TC – not textual criticism – asks about the difference in meaning between diakonos, “servant,” and doulos, “slave.” Yes, he says, though I would disagree particularly with his final statement. Translations do not necessarily need to differentiate the meaning of the words because I can guarantee that sometimes, there is no difference in meaning. Meaning is determined by context, not the lexicon. So I say, sometimes translations should make the distinction.

Nathan at Sum Sekel points us toward Danker’s revision of the article on σκηνοποιός. Paul’s not a tentmaker, guys (and gals).

Syntax…My second love…

Another Mike is bringing Greek Syntax into the 21st Century and challenging the Jehovah’s Witnesses. Is he right? Well, go do the search yourself!

Taking Grammar Beyond the Sentence!

What the traditional New Testament scholar calls exegesis or interpretation, Steven Runge calls grammar. And he’s right. And in Adverbial KAI as thematic addition, he challenges us to realize that grammar is more than words and clauses, so to paraphrase without citing and respond to one scholar’s words to Jeffery Reed, “Why should I read a discourse analysis of Philippians when I can read the brilliant exegesis of Joseph Lightfoot?” Why? Do you really need to ask? Because General Linguistics has taken us a long way in understanding how not just a word functions and not just how a subordinate clause functions, but how a paragraph function and even an entire text! Because NT scholars shouldn’t be so proud by the fact that their language has been studied for hundreds of years to think that there’s nothing left. Get beyond the sentence! So go discover exactly what Runge is talking about and learn how NT authors use καὶ to develop their argument at the discourse level! And from these go over to Rick’s blog and read about the difference between αλλα and δε. Yes, there is a difference and, yes, it impacts the discourse as a whole.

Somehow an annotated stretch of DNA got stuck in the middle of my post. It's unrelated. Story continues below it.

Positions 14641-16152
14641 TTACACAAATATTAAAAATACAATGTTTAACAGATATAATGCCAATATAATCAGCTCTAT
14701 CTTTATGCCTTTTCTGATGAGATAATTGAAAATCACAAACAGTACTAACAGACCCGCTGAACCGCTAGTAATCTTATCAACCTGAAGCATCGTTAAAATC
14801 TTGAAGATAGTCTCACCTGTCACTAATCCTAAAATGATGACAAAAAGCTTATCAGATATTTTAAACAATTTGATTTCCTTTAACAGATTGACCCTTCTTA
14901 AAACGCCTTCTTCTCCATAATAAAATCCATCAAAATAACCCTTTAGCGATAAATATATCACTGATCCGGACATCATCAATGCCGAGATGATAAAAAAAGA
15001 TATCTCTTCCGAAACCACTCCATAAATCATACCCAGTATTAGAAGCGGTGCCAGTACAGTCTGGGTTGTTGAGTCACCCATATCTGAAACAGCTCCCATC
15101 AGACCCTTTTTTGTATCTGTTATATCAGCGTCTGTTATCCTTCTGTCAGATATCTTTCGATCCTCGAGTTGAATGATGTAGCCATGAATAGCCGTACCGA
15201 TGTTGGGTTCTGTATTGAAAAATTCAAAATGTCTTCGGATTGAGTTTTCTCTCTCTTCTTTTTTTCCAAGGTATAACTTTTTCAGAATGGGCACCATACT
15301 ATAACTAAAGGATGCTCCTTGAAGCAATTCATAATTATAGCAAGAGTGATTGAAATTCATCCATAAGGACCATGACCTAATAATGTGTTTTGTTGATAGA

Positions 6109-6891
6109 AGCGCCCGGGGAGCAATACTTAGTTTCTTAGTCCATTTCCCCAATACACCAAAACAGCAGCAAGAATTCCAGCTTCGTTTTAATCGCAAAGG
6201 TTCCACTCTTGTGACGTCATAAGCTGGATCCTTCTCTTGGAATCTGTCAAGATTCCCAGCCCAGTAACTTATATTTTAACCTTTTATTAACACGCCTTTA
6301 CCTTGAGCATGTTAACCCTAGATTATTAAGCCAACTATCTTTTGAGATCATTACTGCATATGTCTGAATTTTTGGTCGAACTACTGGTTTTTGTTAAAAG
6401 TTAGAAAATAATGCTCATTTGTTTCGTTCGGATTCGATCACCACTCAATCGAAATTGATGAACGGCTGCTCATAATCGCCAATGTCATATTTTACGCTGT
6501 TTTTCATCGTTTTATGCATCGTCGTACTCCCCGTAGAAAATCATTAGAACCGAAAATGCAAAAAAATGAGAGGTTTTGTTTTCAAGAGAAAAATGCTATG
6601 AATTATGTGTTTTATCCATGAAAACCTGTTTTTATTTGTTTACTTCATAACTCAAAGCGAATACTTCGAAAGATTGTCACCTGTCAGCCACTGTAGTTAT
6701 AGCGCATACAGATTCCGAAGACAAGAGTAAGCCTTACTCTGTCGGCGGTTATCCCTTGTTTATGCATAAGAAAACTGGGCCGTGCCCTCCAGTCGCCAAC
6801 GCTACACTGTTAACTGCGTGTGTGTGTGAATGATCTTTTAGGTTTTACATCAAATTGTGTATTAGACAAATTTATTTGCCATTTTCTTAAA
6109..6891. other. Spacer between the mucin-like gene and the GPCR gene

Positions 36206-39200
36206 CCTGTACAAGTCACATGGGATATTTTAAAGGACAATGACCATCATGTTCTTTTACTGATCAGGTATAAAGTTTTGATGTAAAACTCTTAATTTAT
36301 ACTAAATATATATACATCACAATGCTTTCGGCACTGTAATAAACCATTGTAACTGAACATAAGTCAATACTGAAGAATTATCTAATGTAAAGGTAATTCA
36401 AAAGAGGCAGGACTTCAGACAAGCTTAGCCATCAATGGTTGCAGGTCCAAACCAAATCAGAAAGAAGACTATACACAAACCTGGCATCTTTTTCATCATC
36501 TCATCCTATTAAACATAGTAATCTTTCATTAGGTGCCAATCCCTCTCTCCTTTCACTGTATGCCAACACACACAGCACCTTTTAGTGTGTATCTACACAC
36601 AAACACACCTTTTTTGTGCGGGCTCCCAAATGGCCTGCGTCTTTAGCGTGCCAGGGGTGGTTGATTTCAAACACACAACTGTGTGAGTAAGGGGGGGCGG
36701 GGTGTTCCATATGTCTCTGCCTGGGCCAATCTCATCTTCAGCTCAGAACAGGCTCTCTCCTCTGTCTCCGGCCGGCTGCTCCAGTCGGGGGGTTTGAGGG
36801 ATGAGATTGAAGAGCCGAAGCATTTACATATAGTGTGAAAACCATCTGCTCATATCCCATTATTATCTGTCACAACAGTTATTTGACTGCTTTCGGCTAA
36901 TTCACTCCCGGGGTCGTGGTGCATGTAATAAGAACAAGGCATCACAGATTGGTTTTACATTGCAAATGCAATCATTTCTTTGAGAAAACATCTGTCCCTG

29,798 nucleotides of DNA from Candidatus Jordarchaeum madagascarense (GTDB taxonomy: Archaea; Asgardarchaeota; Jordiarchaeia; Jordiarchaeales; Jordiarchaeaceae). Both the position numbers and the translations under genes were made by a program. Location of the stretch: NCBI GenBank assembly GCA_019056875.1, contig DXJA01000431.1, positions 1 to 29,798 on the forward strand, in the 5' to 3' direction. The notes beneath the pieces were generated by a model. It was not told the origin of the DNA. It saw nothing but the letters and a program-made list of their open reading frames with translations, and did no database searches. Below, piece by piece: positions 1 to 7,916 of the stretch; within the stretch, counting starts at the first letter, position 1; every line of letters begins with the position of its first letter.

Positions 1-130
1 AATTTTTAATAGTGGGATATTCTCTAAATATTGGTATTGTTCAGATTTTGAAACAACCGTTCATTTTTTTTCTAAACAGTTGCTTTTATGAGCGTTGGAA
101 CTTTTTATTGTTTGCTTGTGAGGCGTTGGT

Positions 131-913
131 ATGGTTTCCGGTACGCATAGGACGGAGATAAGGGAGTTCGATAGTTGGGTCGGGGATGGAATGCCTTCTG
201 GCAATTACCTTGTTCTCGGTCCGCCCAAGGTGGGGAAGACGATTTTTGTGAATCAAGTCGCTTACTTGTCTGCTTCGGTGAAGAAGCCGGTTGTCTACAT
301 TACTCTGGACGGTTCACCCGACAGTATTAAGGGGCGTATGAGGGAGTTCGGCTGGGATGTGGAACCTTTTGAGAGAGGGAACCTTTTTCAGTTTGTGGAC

From the Archive:

This last bit, I hope, will give you all some reading for the next month. Here are some Greek articles from the Bible Translator posted online from last July…and when you finish those, read some of these texts!

Finally, Suzanne, a while back, brought all of her discussions of kephale together under one roof so that we can all enjoy her thorough research more easily, HERE.

Finally…I encourage all of you to place your bid on Adolf Deissmann’s Bible Studies, which I’ve wanted to see get through to publication for some time…Deissman revolutionized the study of the Greek New Testament and we all should read his work!

That wraps it up for this month I think…perhaps when June comes along I’ll try to do this again! And those of you I linked to here, let me know if you’re not already on my blogroll!

12 thoughts on “First “Official” Greek Round Up!

  1. Shame this sort of thing doesn’t pay. It’s a regular job practically. Thanks Mike, glad you’re not completely sans internet.

  2. Thanks for compiling this. I put in my bid for “Bible Studies” even though I have it in hard copy, because I want you to be able to get it. If, for some reason, it never gets published for Logos, I will ship my copy to you, if you will help me remember.

  3. Mike,
    Yes – let me join the chorus. Thank you! I’ve been reading way too much today, just because of you and your post here.

    And now you’ve twice inspired me to write again (by your going all out Greeky here and by your earlier question on what’s it mean to “know”).